Make It

Tips for success from one of the most powerful women in government

Penny Pritzker
David A. Grogan | CNBC
Penny Pritzker

Since the election, all eyes have been on Donald Trump's Cabinet selections as he prepares to be inaugurated as the 45th President of the United States. A few of his choices, including Steven Mnuchin, Wilbur Ross and Ben Carson, have been viewed skeptically by critics, who cite — among other things — a lack of government experience as disqualifying them for the job.

While time will tell whether they are effective Cabinet members, they are certainly not the first appointees with no government experience — and some of those leaders have been very effective. My recent sit-down with Secretary of Commerce Penny Pritzker leads me to believe that some aspects of public leadership aren't so different from the private sector.

Secretary Pritzker held no government experience prior to becoming President Obama's Secretary of Commerce, but she certainly knew how to run businesses. In her 27 years of private sector experience, Secretary Pritzker started five companies, led dozens of businesses and served on the boards of big corporations like Hyatt Hotels, LaSalle National Bank and the William Wrigley Company. When she stepped up to serve her country, Secretary Pritzker's arena changed from private to public, but her objectives and challenges as a leader remained the same. She shared three key insights that, public or private, are fundamental to effective leadership:

1. You're only as good as your team

"Whether in business or in government, you're only as good as the team you put around you," says Secretary Pritzker. This theme has come up time and again with other leaders I've interviewed. If your team doesn't have the right diversity in backgrounds and opinion — and the right alchemy when combined — your ability to move the needle on your goals is basically nonexistent. But the right mix isn't all; you're also only as good as what your team can accomplish. I lit up when Secretary Pritzker mentioned her leadership philosophy to invert the traditional pyramid (also known as servant leadership); it's mine, too. The traditional leadership pyramid is that you rise to power and the sit atop the power pyramid. The idea of servant leader is that you are servant first, share power and work on developing strong leaders on your team.

Pritzker asks, "Where can you use me as Secretary or us as the leadership team to help folks who run the front line of execution be successful?" Your job as a leader — elected, appointed or hired — is to assemble a great team, then support them to get the job done.

2. Numbers speak louder than words

We're wrapping up our 2017 planning meetings at Zillow Group, so everyone has budgets on the mind. At the company level, our budgets reflect our priorities for the coming year. Each department submits their proposals; we collate their submissions at the executive level and determine whether they reflect our strategic priorities. We adjust, we decide, and we move forward.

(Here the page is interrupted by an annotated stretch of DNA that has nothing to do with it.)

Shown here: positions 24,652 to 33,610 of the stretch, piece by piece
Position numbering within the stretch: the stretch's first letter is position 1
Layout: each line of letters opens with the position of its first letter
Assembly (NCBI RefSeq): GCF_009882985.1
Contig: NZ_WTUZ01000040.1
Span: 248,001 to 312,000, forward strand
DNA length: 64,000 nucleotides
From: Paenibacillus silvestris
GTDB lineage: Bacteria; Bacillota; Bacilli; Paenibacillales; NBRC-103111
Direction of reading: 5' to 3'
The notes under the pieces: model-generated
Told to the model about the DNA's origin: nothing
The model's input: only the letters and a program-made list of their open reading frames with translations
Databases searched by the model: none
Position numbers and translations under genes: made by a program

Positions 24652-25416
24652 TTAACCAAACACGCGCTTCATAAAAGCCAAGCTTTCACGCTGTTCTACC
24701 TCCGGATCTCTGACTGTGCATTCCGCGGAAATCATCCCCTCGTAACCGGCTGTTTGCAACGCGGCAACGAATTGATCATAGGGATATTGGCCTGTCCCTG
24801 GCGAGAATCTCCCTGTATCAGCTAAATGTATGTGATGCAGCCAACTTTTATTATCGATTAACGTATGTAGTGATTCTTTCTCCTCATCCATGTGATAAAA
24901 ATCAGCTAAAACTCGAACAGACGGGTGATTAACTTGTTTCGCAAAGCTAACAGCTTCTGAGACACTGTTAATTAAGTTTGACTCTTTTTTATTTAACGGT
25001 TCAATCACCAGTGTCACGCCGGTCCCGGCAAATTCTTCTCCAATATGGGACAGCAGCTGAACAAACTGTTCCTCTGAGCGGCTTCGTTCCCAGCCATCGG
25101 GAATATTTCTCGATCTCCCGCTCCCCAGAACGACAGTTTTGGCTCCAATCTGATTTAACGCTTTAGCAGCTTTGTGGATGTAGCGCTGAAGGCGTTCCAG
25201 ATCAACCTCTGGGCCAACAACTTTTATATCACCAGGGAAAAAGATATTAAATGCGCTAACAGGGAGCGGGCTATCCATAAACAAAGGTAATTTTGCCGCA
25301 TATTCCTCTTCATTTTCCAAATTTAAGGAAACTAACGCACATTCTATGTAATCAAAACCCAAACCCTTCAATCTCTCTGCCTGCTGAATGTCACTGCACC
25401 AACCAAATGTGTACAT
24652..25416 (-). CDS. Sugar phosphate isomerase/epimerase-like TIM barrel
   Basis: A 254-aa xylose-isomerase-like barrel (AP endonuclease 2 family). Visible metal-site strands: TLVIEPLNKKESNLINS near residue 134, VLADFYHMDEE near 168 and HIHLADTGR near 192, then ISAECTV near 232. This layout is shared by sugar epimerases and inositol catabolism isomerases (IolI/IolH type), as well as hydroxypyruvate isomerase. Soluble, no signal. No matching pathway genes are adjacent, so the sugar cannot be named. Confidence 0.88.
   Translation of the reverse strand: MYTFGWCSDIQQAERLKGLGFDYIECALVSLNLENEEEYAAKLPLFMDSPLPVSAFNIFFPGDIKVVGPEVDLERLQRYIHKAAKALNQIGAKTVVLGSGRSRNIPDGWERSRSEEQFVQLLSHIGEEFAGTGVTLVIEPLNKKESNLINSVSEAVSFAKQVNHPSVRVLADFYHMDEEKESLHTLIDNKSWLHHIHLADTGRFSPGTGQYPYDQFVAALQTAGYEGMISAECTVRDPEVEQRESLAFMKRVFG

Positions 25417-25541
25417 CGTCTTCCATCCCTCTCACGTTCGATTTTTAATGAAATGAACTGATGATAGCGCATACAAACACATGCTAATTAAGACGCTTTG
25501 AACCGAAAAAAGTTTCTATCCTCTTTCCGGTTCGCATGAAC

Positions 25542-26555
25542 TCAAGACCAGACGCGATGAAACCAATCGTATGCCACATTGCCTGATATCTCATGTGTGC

According to Secretary Pritzker, this process is a little more complicated in the public sector. "In the private sector as CEO, you own the budget. It's an expression of what you want to get done," she says. "In government, Congress owns your budget, and it's an expression of what they think is important." The process is the same — two sides setting out their priorities — but the decision-making is flipped. Secretary Pritzker is the "department" in my example, and Congress is the "executive team," one elected by and answering to the people, and in recent years, full of competing agendas. Secretary Pritzker noted the amount of collaboration required to accomplish your strategic objectives, as the decision sits with them as a body, not you as a leader.

3. You have to learn the language

When I asked Secretary Pritzker what she wishes she'd known when taking office, she lamented the alphabet soup of Washington. "When I arrived, I walked into a room of 50 people — literally my first day — and they started spewing at me these acronyms: PTO, NOAA, NIST, BIS, ESA, ITA… [it] made me crazy," she laughs.

Secretary Pritzker didn't come in with the knowledge of "the soup" — but does that mean she was unqualified? No. She just had to learn, and quickly — what she describes as her vertical learning curve. I know that feeling. Ten years ago when we started Zillow, I knew nothing about real estate. I was a tech executive with no real estate background. I had to learn the alphabet soup of the real estate industry (every industry has their own flavor). But my lack of knowledge didn't translate to lack of leadership. If you have the transferable experience and skill set, learning the language is just part of the transition.

Leadership in the public sector is tough. You're in the spotlight; you're answering to a population that, despite your best efforts, you can't keep entirely happy, and your fate isn't always determined by your performance. I am so grateful to the individuals like Secretary Pritzker who choose to take on this challenge.

Commentary by Spencer Rascoff, chief executive officer of Zillow Group, which houses a portfolio of real-estate sites, including Zillow and Trulia. He is also the co-author of "Zillow Talk: The New Rules of Real Estate." Follow him on Twitter @spencerrascoff.

You can listen or read the full episode of Rascoff's "Office Hours" podcast with Secretary Pritzker here.

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